Vicke Lindstrand On The Periphery is the first English language publication to examine the life and work of the Swedish artist and designer Vicke Lindstrand and his place in Swedish and Scandinavian design history.
The richly illustrated text focusses on English language discourse on Swedish and Scandinavian Design during the 1950s and the reception and profile of Vicke Lindstrand. It reconstructs the context in which narratives and rhetoric emerged and analyses its effect on Lindstrand, between 19501970. Swedish and Scandinavian design are described in terms of a pared-down, clichéd aesthetic associated with 1950s Scandinavian Design, now held as a construct, continuously emphasising the same preeminent exemplars. Informed by extensive field study in Sweden, detailed archival research, informant interviews, object and text analysis, the book is divided into two parts.
Part I investigates the disproportional impact of a small actor-network associated with twentieth century English language discourse on Swedish and Scandinavian design. The author argues that this demonstrates the pervasive influence of the construction of a national ideal (Swedish design) that was loosely translated to fit a regional ideal (Scandinavian Design) by the formation of an exclusive filter that determined the fit of what was included in the promotion of a cohesive identity. This filter emphasised an ideology that shaped perceptions and has influenced the subsequent reception and visibility of individual designers. Not all designers were treated equally. Nationalist, regionalist and internationalist influences had an impact upon the critical reception of their work further complicated by past associations. The actor-network operated at the level of selective solidarity, which was exclusive rather than inclusive. Part II examines the consequences of this fit through an analysis of the position and reception of Lindstrand.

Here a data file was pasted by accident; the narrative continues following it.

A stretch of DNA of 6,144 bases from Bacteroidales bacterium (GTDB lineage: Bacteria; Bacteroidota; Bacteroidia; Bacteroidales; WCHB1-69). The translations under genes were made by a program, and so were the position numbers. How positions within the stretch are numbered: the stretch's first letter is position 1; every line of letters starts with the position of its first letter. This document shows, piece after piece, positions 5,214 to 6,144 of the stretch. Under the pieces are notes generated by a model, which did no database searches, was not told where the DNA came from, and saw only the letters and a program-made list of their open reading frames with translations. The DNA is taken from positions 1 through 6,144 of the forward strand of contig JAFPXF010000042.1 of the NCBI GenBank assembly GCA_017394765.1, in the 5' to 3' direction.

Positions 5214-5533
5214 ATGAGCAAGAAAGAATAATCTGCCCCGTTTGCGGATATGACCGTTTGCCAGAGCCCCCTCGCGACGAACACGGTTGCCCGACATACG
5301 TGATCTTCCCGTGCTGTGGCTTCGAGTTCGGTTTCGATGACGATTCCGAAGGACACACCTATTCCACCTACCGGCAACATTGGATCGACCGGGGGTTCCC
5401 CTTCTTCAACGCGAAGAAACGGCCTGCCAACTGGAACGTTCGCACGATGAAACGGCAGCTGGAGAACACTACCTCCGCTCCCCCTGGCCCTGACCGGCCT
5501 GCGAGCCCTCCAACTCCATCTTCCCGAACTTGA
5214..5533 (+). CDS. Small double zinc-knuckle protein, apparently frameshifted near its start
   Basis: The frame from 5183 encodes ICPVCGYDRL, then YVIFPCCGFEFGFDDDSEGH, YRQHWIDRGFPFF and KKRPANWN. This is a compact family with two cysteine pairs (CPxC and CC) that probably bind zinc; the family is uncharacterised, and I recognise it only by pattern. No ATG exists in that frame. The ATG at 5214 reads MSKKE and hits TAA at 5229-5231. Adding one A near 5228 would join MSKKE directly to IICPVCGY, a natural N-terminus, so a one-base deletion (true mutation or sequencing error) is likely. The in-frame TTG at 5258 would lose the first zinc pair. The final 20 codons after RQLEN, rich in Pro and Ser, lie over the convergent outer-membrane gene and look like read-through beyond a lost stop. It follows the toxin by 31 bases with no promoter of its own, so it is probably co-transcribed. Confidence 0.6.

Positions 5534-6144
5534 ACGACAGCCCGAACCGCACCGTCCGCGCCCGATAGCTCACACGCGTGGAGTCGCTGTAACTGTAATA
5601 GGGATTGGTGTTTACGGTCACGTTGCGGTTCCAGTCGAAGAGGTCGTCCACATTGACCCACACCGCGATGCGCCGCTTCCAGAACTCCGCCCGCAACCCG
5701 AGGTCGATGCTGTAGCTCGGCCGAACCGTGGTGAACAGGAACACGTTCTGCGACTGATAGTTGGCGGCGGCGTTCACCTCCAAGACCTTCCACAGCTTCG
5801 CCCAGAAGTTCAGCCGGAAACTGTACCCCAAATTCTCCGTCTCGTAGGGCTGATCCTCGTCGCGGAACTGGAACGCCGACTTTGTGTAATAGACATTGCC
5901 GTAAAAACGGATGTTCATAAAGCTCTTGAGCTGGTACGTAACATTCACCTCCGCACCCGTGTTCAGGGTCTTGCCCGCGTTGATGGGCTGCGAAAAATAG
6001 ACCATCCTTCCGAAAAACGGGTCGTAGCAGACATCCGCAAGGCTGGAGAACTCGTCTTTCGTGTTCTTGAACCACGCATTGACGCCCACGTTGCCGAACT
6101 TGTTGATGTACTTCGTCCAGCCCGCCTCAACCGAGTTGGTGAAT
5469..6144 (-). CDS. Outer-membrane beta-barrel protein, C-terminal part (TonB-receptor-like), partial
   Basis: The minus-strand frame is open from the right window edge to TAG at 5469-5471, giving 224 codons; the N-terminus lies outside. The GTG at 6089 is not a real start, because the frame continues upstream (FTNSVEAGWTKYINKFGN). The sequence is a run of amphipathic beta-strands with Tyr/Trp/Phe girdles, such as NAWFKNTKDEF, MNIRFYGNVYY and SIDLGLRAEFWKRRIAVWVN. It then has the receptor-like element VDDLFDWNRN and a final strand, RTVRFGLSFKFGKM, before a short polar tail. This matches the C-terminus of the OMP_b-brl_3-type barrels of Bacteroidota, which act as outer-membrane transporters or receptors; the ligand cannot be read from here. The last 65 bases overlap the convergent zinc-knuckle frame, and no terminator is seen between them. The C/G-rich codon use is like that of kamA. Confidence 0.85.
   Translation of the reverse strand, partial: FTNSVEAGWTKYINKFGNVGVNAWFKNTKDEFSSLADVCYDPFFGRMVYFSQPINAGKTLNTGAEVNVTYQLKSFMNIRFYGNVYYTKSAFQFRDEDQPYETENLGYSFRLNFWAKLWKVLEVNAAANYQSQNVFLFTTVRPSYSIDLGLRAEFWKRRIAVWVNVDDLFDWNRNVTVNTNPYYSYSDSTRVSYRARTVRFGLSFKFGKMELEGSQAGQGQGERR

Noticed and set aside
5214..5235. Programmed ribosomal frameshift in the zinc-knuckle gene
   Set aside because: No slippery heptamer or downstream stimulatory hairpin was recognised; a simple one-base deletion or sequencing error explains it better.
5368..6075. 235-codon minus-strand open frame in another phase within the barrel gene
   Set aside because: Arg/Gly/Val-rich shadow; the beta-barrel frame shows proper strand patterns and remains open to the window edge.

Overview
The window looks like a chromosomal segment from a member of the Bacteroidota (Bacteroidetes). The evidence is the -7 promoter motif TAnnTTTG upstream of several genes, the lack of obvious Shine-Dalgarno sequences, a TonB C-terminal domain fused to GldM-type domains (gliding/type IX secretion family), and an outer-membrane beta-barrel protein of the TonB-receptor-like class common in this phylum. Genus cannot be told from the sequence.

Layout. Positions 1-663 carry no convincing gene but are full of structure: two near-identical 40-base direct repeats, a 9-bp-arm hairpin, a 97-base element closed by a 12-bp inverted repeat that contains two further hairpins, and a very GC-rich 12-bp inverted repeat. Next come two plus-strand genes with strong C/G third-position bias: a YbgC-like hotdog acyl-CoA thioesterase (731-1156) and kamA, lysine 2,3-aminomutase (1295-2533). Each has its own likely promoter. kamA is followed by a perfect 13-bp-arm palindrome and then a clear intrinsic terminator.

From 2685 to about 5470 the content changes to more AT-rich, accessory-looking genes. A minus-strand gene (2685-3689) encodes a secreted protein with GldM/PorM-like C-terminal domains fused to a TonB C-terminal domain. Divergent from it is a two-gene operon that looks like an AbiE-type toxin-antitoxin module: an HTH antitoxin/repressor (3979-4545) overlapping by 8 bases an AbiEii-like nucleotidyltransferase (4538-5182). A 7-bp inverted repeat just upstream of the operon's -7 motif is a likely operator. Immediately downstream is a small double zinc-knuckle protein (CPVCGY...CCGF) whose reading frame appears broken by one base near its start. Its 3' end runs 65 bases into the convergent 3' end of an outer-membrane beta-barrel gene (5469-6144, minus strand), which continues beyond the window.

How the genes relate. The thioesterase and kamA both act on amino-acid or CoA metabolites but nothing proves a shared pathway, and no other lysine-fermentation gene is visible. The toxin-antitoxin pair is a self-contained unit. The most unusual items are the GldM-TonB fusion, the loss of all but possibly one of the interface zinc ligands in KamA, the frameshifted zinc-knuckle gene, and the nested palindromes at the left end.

Preeminent exemplars, familial influences and the agency of an actor-network were profoundly influential in shaping perceptions and determining taste in 1950s Sweden, presenting a filtered view of design from the region. Lindstrand was strongly affected by the activities of this network. An interesting outcome of this study was the realisation that our understanding of Swedish design is incomplete, and that there is another more pluralist aesthetic concealed behind that officially promoted and exhibited during the 1950s. This investigation brings unique and unprecedented readings of a peripheral individual in the context of English language representation, and of the Scandinavian milieu.